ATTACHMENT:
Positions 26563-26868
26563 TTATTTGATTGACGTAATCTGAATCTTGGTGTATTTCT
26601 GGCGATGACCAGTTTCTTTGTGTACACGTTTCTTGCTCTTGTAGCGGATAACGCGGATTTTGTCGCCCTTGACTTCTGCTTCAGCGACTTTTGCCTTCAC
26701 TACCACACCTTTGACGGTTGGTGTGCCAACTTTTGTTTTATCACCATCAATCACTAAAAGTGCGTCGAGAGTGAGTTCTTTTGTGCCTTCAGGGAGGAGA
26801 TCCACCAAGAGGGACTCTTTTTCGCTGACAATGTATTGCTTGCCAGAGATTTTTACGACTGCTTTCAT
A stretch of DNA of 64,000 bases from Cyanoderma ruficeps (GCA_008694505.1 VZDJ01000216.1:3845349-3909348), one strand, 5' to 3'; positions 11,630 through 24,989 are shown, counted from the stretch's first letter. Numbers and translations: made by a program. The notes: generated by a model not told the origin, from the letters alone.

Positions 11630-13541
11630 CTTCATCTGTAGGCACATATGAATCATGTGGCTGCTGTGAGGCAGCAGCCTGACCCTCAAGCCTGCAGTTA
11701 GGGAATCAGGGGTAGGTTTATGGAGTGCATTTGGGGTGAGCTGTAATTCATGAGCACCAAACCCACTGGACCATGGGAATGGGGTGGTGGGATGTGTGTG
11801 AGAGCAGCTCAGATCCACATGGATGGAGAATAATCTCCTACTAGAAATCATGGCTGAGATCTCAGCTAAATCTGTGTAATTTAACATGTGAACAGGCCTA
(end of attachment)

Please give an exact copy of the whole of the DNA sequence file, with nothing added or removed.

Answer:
Positions 26563-26868
26563 TTATTTGATTGACGTAATCTGAATCTTGGTGTATTTCT
26601 GGCGATGACCAGTTTCTTTGTGTACACGTTTCTTGCTCTTGTAGCGGATAACGCGGATTTTGTCGCCCTTGACTTCTGCTTCAGCGACTTTTGCCTTCAC
26701 TACCACACCTTTGACGGTTGGTGTGCCAACTTTTGTTTTATCACCATCAATCACTAAAAGTGCGTCGAGAGTGAGTTCTTTTGTGCCTTCAGGGAGGAGA
26801 TCCACCAAGAGGGACTCTTTTTCGCTGACAATGTATTGCTTGCCAGAGATTTTTACGACTGCTTTCAT
A stretch of DNA of 64,000 bases from Cyanoderma ruficeps (GCA_008694505.1 VZDJ01000216.1:3845349-3909348), one strand, 5' to 3'; positions 11,630 through 24,989 are shown, counted from the stretch's first letter. Numbers and translations: made by a program. The notes: generated by a model not told the origin, from the letters alone.

Positions 11630-13541
11630 CTTCATCTGTAGGCACATATGAATCATGTGGCTGCTGTGAGGCAGCAGCCTGACCCTCAAGCCTGCAGTTA
11701 GGGAATCAGGGGTAGGTTTATGGAGTGCATTTGGGGTGAGCTGTAATTCATGAGCACCAAACCCACTGGACCATGGGAATGGGGTGGTGGGATGTGTGTG
11801 AGAGCAGCTCAGATCCACATGGATGGAGAATAATCTCCTACTAGAAATCATGGCTGAGATCTCAGCTAAATCTGTGTAATTTAACATGTGAACAGGCCTA